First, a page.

This sentence is also in active voice because “you understood” applies to both the first action and second action:


Call the client about the meeting on Thursday and ask whether the time will work for her.

The actor is “you understood.” The sentence could be rewritten “You call the client about the meeting on Thursday and you ask whether the time will work for her.”

One special case that is passive voice

A sentence is considered in passive voice if the actor follows the verb:


The managers were told about the merger by Brian.

That sentence is in passive voice. It is weak and not as clear as an active-voice sentence. This is the same sentence in active voice:


Brian told the managers about the merger.

Use passive voice sparingly

Business writers should use the passive voice very sparingly. Use passive voice only when you do not know the actor, you want to hide the identity of the actor, or the actor is not important to the meaning of the sentence.

Changing passive voice to active voice

To change passive voice to active, identify the performer of the action. If the performer is in a “by the” phrase, simply move the performer to the subject position, just before the verb. If the writer did not name a performer, choose a subject that fits the context. “The test results will be announced next week” easily becomes “We will announce the test results next week” or “The researchers will announce the test results next week.”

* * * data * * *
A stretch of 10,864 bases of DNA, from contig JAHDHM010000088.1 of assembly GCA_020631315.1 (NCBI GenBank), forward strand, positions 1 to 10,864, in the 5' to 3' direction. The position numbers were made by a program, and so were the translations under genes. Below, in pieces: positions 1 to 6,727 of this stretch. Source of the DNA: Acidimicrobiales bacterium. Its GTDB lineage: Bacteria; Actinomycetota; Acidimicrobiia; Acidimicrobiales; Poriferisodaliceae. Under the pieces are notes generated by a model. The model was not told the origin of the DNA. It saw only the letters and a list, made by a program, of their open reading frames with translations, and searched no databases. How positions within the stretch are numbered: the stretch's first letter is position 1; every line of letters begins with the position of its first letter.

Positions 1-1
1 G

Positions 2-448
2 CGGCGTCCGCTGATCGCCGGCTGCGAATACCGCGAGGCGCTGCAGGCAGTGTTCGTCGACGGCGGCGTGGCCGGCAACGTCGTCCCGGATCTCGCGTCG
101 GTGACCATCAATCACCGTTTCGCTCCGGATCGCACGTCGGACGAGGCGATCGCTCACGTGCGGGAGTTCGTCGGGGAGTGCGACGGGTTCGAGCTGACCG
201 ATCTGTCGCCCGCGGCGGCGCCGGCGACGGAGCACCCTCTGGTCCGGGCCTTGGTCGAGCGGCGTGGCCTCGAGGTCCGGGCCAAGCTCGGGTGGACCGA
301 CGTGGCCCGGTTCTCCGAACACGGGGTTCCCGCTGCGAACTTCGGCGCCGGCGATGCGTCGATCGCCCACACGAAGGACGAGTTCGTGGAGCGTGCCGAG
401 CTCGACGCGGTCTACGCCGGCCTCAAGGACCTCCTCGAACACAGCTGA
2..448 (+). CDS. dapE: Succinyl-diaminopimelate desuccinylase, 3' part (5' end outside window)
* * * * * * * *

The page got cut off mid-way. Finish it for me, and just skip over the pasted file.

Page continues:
Avoid mixing active and passive voice in the same sentence. The first half of this sentence is active, but the second half is passive: “We found the lost contract, and the client was notified immediately.” Instead, use active voice throughout: “We found the lost contract and notified the client immediately.”

Business writers should prefer active voice for most documents. Active voice is more direct and concise than passive voice. Passive voice is often awkward and evasive. Readers may interpret passive voice as an attempt to avoid admitting responsibility, as in the following example:

“A mistake was made that resulted in an overcharge to your account that has now been corrected and will be shown on your next statement.”

Active voice sounds more responsible: “Our data entry clerk made a mistake and overcharged your account, but she corrected the entry. Your next statement will show the correction.”

Use active voice at all times unless you have a good reason to use passive.

Practice changing passive voice to active voice

Change the passive-voice constructions in these sentence to to active voice. Look for the actor in each sentence. The sentence must contain the actor, positioned before the verb.

Write your answer in the boxes below the sentences before comparing your sentences with the samples. When you are finished, close this window to return to your assignments page.